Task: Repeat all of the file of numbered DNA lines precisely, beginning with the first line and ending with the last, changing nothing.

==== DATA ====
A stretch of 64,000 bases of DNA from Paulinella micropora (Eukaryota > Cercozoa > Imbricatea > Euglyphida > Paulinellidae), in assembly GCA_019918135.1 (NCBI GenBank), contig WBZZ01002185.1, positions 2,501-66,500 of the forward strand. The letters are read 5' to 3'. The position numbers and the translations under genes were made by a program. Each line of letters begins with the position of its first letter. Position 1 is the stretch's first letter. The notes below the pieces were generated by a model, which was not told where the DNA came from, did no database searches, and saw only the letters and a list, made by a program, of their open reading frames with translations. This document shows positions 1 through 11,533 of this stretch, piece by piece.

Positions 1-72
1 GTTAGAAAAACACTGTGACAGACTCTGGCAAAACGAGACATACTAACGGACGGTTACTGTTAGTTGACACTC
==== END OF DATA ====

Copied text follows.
A stretch of 64,000 bases of DNA from Paulinella micropora (Eukaryota > Cercozoa > Imbricatea > Euglyphida > Paulinellidae), in assembly GCA_019918135.1 (NCBI GenBank), contig WBZZ01002185.1, positions 2,501-66,500 of the forward strand. The letters are read 5' to 3'. The position numbers and the translations under genes were made by a program. Each line of letters begins with the position of its first letter. Position 1 is the stretch's first letter. The notes below the pieces were generated by a model, which was not told where the DNA came from, did no database searches, and saw only the letters and a list, made by a program, of their open reading frames with translations. This document shows positions 1 through 11,533 of this stretch, piece by piece.

Positions 1-72
1 GTTAGAAAAACACTGTGACAGACTCTGGCAAAACGAGACATACTAACGGACGGTTACTGTTAGTTGACACTC